"I’m a Doctor, Not a . . . ."
French Marshal-General Maurice de Saxe (1696-1750) was a brilliant commander. But his health was never good, and on top of that he was something of a hypochondriac. So when he went on campaign he usually took along M. Jean-Baptiste Senac, his personal physician. Now this was a useful precaution, given that on the occasions of each of his three greatest victories – Fontenoy (May 11, 1745), Rocoux (October 11, 1746), and Lauffeld (July 2, 1747) – he was gravely ill, once even being given up for lost; what he might have done to the enemy had he been in good health is something to be wondered at.
Anyway, one day in 1745, while besieging Tournai, Saxe was riding along the lines of investment in his coach, with the ever-present Dr. Senac at his side. Espying something that piqued his curiosity, the marshal ordered his coachman to drive closer to the trenches. Then, ordering the driver to stop, he leaped out, saying, “I shall not be absent many minutes."
The good doctor, startled to find himself in close proximity to a battery that was firing on the enemy, who might respond at any moment, immediately mentioned the danger to the marshal, who promptly replied, “Oh, never mind, if they fire, pull up the windows."
In addition to being a noted commander and notorious rake, Saxe wrote an interesting work on the conduct of war in his times, Reveries on the Art of War
(Mineola, N.Y.: Dover, 2007)
"Can You Send a Message?"
Graduating from West Point in 1936, Creighton Abrams was assigned to the 7th Cavalry, an element of the 1st Cavalry Division. He soon found himself serving as regimental communications officer, commanding several enlisted men and in charge of two radios which, since the regiment was still mounted, were transported on pack mules.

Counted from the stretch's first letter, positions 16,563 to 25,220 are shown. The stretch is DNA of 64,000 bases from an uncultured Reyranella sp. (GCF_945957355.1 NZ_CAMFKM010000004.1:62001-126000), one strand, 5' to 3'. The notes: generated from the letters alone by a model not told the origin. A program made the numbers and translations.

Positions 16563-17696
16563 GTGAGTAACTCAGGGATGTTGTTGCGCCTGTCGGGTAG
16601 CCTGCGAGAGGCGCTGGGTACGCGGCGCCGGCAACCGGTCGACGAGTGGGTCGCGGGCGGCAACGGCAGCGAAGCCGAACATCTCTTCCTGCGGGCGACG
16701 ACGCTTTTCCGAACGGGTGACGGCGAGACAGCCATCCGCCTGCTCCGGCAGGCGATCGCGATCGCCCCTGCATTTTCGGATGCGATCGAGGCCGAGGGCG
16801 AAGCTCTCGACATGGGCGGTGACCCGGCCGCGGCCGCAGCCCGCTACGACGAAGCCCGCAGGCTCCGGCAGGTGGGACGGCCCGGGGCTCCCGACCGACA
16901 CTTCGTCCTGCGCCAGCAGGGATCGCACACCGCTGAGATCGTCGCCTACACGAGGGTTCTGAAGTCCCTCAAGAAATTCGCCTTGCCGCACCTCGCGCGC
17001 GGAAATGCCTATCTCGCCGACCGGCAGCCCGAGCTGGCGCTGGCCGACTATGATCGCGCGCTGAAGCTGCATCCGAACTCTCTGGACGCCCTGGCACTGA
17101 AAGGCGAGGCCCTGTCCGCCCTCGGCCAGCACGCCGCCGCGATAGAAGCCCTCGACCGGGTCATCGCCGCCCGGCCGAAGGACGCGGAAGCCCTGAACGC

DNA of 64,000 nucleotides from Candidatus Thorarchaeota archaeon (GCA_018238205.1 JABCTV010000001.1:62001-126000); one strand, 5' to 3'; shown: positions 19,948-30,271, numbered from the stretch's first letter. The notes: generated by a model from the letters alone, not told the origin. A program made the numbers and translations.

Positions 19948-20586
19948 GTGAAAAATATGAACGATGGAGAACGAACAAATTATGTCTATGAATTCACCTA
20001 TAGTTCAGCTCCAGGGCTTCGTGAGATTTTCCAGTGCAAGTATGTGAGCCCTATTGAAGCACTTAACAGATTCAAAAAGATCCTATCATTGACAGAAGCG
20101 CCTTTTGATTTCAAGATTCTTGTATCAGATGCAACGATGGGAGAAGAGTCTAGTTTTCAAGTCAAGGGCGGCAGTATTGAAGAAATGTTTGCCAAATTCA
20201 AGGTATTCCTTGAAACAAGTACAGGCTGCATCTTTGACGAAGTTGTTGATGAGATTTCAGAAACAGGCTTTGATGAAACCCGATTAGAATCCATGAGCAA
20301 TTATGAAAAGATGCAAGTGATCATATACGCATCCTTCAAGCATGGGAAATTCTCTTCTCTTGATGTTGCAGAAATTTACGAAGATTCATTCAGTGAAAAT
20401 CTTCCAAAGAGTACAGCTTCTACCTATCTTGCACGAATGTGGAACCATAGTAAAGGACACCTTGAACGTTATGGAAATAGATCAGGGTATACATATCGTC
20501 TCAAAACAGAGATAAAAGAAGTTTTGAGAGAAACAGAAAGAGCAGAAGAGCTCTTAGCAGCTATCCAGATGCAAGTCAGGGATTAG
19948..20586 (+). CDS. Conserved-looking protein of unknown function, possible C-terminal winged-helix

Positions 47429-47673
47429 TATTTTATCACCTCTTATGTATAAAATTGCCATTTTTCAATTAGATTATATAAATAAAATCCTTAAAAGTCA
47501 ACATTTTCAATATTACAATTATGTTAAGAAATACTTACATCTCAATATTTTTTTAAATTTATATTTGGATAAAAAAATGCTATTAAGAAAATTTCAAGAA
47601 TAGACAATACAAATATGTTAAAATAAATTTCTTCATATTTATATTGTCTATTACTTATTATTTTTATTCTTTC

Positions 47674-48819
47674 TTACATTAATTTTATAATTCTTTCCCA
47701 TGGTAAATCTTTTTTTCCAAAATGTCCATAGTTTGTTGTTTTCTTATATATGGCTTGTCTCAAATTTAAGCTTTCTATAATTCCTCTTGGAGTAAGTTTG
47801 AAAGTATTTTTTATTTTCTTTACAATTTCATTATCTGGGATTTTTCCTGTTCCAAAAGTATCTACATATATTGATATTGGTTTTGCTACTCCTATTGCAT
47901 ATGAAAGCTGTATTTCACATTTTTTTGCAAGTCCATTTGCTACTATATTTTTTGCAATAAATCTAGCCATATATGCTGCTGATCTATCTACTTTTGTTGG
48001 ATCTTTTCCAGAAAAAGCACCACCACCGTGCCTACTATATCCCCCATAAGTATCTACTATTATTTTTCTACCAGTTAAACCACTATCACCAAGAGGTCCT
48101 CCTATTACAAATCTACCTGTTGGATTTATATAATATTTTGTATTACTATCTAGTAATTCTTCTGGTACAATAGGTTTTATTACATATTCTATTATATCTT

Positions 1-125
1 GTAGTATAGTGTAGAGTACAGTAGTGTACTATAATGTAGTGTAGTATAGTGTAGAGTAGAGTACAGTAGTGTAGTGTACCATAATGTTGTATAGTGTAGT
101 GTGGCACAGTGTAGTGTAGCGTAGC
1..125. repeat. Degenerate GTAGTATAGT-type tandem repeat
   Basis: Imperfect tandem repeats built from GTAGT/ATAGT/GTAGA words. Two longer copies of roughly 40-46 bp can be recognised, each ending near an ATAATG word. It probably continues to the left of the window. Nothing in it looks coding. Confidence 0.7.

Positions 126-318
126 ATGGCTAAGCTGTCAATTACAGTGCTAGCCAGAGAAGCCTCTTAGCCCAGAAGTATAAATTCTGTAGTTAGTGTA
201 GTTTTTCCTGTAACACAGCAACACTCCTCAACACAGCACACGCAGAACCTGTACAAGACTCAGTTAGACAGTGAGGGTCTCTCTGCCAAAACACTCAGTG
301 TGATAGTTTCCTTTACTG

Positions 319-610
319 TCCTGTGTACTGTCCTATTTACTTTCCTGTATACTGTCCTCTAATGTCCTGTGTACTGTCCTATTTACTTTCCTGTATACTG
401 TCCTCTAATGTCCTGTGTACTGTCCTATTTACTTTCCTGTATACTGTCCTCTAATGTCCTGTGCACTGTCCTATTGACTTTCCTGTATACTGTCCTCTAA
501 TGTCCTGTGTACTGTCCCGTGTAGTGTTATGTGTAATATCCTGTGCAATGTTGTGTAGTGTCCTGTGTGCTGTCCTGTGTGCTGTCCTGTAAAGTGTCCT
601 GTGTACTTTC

Now arguably, this was a pretty good assignment for a young officer. But as it turned out, the commander of the regiment had an aversion to radios. Perhaps fearing – as some officers did at the time – that radio communications were too uncertain, and could fail in moments of crisis, or perhaps disliking radios because – as many other officers felt – they interfered with his freedom of command, the colonel preferred to use mounted messengers. So he ordered Abrams to keep out of his way.
One day, during maneuvers, the regiment was heavily engaged. As a result, the colonel sent off messenger after messenger to brigade and division, in order to keep them posted as to his movements.
Meanwhile, as the day wore on Abrams and his team languished idly, trying to keep out of the colonel’s way yet still somewhat close to regimental headquarters.
Then, quite suddenly, the colonel sent for Abrams.
When Abrams arrived, the colonel asked, “Can you send a message?”
Abrams snapped out a prompt, “Yes, sir.”
“Good,” said the colonel, “Tell headquarters to please send back my messengers, so that I can maintain communications.”